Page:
By Indie Dad
The story so far: After their mum moved out, my two sons, Alex and Danny, decided we needed some house rules. They were aged nine and seven at the time and felt a powerful need to impose some order on the world. I had expected them to come up with five or six rules but they returned with a lengthy list, consisting of 32 rules…
Rule 13 – ‘We eat over plates’
One of the big differences between the boys was the amount of mess they created. Alex, as is characteristic of many people with Asperger’s syndrome, was keen to impose order on the world. There were few things he enjoyed more than lining up his toy buses in a neat row, and he would get angry with anyone who moved them. Danny was very aware of this, and soon came to realise that messing with Alex’s buses was a quick and effective way of winding him up. I suspect that Alex would have liked a rule stating ‘We will not interfere with other people’s buses’, but recognised that Danny would have found it impossible to comply with this.
Danny was the opposite of Alex, a spreader of mess. Evidence of Danny’s presence around the house included the following:
1. Lego. Danny loved Lego, and acquired a huge amount of it. In a bid to contain the spread of plastic pieces, I cleared the furniture away from one end of the living room and declared it the ‘Lego zone’. My theory was that it would remain in this area, and the rest of the house would be Lego-free. It didn’t work, of course. I was like King Canute, raging ineffectually at an incoming tide of plastic. And so it spread across the floor, and then it clogged up the hoover.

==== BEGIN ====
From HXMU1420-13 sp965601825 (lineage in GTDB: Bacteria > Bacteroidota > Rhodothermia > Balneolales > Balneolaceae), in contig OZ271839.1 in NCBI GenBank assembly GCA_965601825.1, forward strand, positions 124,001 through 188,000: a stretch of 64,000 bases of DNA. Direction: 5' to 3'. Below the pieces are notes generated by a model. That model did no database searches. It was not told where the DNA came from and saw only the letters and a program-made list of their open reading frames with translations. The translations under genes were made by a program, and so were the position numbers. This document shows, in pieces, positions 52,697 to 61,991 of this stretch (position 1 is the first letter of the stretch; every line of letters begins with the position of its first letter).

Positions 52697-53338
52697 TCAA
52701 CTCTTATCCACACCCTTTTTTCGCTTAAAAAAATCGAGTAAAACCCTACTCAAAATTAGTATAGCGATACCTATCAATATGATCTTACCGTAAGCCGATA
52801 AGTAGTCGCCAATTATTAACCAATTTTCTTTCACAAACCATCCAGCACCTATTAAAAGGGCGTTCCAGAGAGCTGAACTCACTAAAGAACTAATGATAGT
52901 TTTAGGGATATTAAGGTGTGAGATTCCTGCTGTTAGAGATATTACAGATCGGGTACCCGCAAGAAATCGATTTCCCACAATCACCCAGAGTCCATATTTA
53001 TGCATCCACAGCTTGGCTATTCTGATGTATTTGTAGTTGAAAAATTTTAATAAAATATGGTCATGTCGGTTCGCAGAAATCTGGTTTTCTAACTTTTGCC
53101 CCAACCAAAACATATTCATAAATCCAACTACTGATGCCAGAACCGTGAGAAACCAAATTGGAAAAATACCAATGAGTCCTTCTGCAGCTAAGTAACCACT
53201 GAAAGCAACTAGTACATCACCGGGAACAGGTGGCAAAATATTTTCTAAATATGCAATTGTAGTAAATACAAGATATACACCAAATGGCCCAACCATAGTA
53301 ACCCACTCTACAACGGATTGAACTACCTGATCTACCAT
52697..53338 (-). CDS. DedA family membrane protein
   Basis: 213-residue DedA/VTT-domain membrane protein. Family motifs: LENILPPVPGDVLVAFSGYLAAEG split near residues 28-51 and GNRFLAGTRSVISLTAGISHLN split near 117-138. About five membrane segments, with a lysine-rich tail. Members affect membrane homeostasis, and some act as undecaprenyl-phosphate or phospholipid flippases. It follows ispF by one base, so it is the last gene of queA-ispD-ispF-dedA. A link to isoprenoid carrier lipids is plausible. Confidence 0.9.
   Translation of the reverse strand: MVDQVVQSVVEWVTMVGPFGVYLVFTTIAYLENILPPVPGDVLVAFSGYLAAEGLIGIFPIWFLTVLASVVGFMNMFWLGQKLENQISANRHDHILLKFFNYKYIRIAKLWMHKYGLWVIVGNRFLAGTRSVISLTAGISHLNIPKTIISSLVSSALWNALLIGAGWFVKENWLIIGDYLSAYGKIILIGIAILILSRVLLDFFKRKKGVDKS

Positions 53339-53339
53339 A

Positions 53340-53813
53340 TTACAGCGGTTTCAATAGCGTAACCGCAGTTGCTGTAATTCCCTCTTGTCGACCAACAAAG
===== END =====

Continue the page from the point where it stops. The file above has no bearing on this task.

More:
2. Muddy footprints. Whatever the weather, Danny liked playing outside. This was a good thing, much better than having a child who spent all of his time indoors staring at a screen. It was good for Alex and me as well – Danny was the one who got us to go outside and play.
The problem was, Danny didn’t stay outside. Every time he went into the garden he realised he wanted something from the house, usually from his bedroom. And what seven year-old would bother taking his shoes off every time he went back in the house?
The result was a trail of muddy footprints which ran from the garden door, through the living room, and up the stairs to the boys’ bedroom. This trail became a permanent feature of the house, especially once the Lego had broken the hoover.
3. Toast crumbs. Because Danny was busy, he ate on the move. The main thing he ate was toast and, although it was on a plate when it left the kitchen, it didn’t stay on the plate for long. If the trail of Lego and muddy footprints didn’t lead you to Danny’s whereabouts, the trail of toast crumbs certainly would.
Danny’s policy was to ignore my complaints about the Lego and the mud. After all, what was to be done that wouldn’t involve a disproportionate amount of effort? But he did recognise that he couldn’t ignore me on everything; that in the interests of living harmoniously alongside other people, the occasional compromise had to be made. So rule 13 was Danny’s compromise – ‘we will eat over plates’.
He still didn’t do it, though.
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